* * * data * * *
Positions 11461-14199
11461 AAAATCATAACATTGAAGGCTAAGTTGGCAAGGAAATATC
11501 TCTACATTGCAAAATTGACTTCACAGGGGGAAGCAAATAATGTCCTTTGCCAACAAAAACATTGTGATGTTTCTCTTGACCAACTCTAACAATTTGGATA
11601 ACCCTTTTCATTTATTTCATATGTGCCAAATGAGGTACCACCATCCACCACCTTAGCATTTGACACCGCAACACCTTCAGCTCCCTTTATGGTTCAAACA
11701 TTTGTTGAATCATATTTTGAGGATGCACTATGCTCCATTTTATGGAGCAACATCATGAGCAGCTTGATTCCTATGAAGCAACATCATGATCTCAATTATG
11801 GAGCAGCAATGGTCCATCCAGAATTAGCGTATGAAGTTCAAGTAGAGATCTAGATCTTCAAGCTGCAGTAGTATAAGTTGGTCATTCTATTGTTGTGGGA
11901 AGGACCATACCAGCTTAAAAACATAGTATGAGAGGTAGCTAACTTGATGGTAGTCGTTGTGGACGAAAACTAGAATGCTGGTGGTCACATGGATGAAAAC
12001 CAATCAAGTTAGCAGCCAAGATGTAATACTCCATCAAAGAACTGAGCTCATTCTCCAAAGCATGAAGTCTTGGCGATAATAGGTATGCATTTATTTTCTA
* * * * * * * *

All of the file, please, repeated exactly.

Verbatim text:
Positions 11461-14199
11461 AAAATCATAACATTGAAGGCTAAGTTGGCAAGGAAATATC
11501 TCTACATTGCAAAATTGACTTCACAGGGGGAAGCAAATAATGTCCTTTGCCAACAAAAACATTGTGATGTTTCTCTTGACCAACTCTAACAATTTGGATA
11601 ACCCTTTTCATTTATTTCATATGTGCCAAATGAGGTACCACCATCCACCACCTTAGCATTTGACACCGCAACACCTTCAGCTCCCTTTATGGTTCAAACA
11701 TTTGTTGAATCATATTTTGAGGATGCACTATGCTCCATTTTATGGAGCAACATCATGAGCAGCTTGATTCCTATGAAGCAACATCATGATCTCAATTATG
11801 GAGCAGCAATGGTCCATCCAGAATTAGCGTATGAAGTTCAAGTAGAGATCTAGATCTTCAAGCTGCAGTAGTATAAGTTGGTCATTCTATTGTTGTGGGA
11901 AGGACCATACCAGCTTAAAAACATAGTATGAGAGGTAGCTAACTTGATGGTAGTCGTTGTGGACGAAAACTAGAATGCTGGTGGTCACATGGATGAAAAC
12001 CAATCAAGTTAGCAGCCAAGATGTAATACTCCATCAAAGAACTGAGCTCATTCTCCAAAGCATGAAGTCTTGGCGATAATAGGTATGCATTTATTTTCTA